Fashion boutiques are making way for high-end timepieces and jewels in what the Blick newspaper is calling a “bling alarm” on the Bahnhofstrasse, downtown Zurich’s trendy shopping precinct.
The Zurich high street is one of the most expensive retail patches in the world, behind only those in Hong Kong, London and New York, according to a report released on Wednesday by Swiss consultants Location Group.
The report highlights the impact of watch and jewellery shops on retail rents on the Bahnhofstrasse, which have tripled in the past 10 years, the report says.
Annual rents on the street are peaking at 13,850 francs per square metre, compared to 9,500 francs on Geneva’s Rue du Rhône, the second most costly place in Switzerland.
“Zurich is currently being overrun by jewellers,” Location Group said.
It said Bucherer, the Swiss watch and jewellery retailer and wholesaler, recently paid seven million francs in “key money” to take over a lease from French women’s fashion house Devernois to open a Rolex boutique on the Bahnhoffstrasse.
Jaeger Le Coultre and another unidentified watch brand are set to open shops on the street, following other openings by IWC and Omega.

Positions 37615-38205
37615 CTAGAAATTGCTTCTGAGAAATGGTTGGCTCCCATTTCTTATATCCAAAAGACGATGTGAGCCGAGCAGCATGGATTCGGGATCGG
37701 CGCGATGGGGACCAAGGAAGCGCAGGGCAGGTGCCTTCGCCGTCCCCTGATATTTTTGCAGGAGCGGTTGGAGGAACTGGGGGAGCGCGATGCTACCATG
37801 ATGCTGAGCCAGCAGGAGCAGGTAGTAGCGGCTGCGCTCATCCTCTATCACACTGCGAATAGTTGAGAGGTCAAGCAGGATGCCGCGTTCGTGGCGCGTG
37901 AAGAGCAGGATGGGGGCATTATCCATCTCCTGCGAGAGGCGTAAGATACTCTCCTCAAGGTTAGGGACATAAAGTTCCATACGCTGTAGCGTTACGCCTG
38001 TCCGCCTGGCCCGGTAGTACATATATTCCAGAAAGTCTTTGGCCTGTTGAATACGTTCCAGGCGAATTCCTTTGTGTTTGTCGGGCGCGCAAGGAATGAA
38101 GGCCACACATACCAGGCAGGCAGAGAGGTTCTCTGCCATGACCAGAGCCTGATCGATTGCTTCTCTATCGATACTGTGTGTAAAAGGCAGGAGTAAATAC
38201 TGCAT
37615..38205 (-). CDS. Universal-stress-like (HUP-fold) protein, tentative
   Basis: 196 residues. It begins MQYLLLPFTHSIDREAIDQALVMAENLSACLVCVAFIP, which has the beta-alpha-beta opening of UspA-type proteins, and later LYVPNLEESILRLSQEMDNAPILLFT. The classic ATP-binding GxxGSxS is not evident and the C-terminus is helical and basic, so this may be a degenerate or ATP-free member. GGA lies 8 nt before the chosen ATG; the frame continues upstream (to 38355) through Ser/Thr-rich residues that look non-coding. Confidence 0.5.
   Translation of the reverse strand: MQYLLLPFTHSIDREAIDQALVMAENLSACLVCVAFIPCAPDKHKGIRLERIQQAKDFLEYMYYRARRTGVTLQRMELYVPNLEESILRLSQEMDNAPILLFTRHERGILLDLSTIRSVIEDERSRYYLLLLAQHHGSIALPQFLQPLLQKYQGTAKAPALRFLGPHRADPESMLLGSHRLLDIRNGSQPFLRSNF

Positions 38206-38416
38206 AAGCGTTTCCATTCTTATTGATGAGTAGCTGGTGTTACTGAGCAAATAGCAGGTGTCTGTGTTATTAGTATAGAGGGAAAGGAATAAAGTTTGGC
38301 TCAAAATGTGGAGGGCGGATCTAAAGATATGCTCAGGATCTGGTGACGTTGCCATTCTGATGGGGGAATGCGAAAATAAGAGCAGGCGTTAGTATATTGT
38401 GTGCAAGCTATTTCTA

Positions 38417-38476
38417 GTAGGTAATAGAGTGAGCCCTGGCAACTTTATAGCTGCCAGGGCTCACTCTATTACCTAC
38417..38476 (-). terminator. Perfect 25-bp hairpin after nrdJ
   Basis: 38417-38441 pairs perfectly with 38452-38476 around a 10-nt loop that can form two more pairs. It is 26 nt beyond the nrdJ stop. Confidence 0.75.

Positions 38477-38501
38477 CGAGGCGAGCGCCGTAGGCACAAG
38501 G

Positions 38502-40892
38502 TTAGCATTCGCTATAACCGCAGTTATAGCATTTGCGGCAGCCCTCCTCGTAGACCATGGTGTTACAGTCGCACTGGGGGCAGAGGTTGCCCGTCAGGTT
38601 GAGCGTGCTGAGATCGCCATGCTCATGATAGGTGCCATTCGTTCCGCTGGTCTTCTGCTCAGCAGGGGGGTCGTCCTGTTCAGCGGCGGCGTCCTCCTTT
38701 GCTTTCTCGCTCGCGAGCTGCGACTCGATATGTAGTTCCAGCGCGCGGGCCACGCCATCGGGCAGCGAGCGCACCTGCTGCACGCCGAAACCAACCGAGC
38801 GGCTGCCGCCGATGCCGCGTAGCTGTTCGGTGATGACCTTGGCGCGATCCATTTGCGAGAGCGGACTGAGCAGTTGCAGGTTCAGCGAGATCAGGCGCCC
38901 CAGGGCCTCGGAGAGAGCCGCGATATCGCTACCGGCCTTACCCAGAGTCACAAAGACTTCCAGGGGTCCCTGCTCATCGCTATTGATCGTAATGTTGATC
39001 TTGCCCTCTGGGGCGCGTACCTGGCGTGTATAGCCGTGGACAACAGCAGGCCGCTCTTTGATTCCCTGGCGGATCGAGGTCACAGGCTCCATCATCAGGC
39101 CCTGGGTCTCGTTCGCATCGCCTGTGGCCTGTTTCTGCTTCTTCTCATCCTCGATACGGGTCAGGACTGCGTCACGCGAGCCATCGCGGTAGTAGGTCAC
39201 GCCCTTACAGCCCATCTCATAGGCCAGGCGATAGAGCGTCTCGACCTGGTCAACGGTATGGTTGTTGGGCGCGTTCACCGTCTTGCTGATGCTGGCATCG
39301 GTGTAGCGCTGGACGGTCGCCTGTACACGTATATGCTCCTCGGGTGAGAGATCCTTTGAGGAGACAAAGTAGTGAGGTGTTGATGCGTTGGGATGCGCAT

In the past year, the number of luxury watch and jewellery shops on the Bahnhofstrasse increased by six to 28, Location Group said.
Other familiar brands not involved in the luxury sector are still making their mark felt on the street.
Apple, for example, is ringing in annual sales of 225,000 francs per square metre at its store there, which amounts to 100 million francs a year.
This is the highest turnover (per square metre) for any store in the world, equalled only by Apples’s store in New York.
Clothing retailer H&M makes almost as much as Apple in Zurich, although it has much more space with three stores on the Bahnhofstrasse.
The rising rents — now higher than those on the Champs Elysées in Paris — have led to high turnover on the street, with tenants changing 53 times among its114 properties in the last decade.
Location Group’s information is contained in a detailed survey of 145 cities and resorts “of the jetset fashion world”.